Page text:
"A jewel hidden in plain sight."--Kirkus Reviews, Starred Review
When Bea meets Erica at the home of a mutual friend, this chance encounter sets the stage for the story of two women torn between desire and taboo in the years leading up to the Nazi occupation of Amsterdam. Erica, a reckless young journalist, pursues passionate but abusive affairs with different women. Bea, a reserved secretary, grows increasingly obsessed with Erica, yet denial and shame keep her from recognizing her attraction. Only Bea's discovery that Erica is half-Jewish and a member of the Dutch resistance--and thus in danger--brings her closer to accepting her own feelings.
First published in 1955 in the Netherlands, Dola de Jong's The Tree and the Vine was a groundbreaking work in its time for its frank and sensitive depiction of the love between two women, now available in a new translation.
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"Bea's inability to face, let alone name, her true sexual desires drives this spare, elegant, and ultimately haunting novel . . . Gehrman's beautiful new translation returns the book to the spotlight where it belongs . . . a jewel hidden in plain sight."--Kirkus Reviews, Starred Review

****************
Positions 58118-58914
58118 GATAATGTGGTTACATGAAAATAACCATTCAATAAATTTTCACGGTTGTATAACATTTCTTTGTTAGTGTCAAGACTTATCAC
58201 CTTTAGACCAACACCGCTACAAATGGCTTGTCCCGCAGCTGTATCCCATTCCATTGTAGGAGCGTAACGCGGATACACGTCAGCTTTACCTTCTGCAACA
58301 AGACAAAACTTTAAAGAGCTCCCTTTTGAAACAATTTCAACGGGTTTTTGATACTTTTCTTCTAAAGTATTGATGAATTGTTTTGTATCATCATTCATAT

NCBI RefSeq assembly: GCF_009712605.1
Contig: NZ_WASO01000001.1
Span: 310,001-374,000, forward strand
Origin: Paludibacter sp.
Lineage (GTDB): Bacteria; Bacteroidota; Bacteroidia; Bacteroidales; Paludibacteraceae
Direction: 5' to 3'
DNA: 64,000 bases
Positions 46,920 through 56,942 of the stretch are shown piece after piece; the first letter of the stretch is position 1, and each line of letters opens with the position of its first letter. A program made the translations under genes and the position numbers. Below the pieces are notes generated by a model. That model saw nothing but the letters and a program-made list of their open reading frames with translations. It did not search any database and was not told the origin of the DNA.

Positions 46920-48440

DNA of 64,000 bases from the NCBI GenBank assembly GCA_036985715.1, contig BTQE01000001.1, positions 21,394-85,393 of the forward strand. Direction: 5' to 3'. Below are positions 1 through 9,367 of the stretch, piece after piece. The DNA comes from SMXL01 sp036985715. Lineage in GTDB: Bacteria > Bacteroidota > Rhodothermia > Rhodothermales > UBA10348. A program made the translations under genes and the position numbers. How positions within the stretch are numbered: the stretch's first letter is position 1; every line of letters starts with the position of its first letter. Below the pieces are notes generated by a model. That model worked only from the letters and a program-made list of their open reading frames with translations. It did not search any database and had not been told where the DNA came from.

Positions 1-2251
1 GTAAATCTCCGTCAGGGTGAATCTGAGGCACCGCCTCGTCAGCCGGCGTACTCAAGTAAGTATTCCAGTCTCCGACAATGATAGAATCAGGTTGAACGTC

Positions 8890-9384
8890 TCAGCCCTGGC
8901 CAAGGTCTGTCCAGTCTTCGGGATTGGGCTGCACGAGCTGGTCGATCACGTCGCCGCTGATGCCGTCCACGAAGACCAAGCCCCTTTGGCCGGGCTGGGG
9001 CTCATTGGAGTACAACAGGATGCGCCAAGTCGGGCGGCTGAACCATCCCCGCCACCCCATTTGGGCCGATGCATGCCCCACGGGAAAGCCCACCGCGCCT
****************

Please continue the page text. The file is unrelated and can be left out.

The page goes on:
"De Jong makes her narrator a real person, the plain woman over thirty, who does not want to recognize her nature and has brief, dutiful, joyless affairs with men. Therefore, she is always lonely; her little affections and pleasures will never change that. She is not aware of the barrenness of her existence. This silence, this refusal to see, is very touching, and is delicately rendered."--V.S. Naipaul, Winner of the Nobel Prize in Literature"This is a compelling little book, beautiful and sensitive. It is something one must read at a single sitting once it is begun, which is why this little gem had to be published."--The Statesman
"This compelling novel allows us entry into a world in which the word lesbian is unspeakable and to be a Jew is unspeakably dangerous."--Evelyn Torton Beck, editor of Nice Jewish Girls: A Lesbian Anthology
"A masterful depiction of the love of two women, one of whom loves without understanding her own sensuality, while the other indulges in passions with little concept of love."--Johan P. Snapper, University of California, Berkeley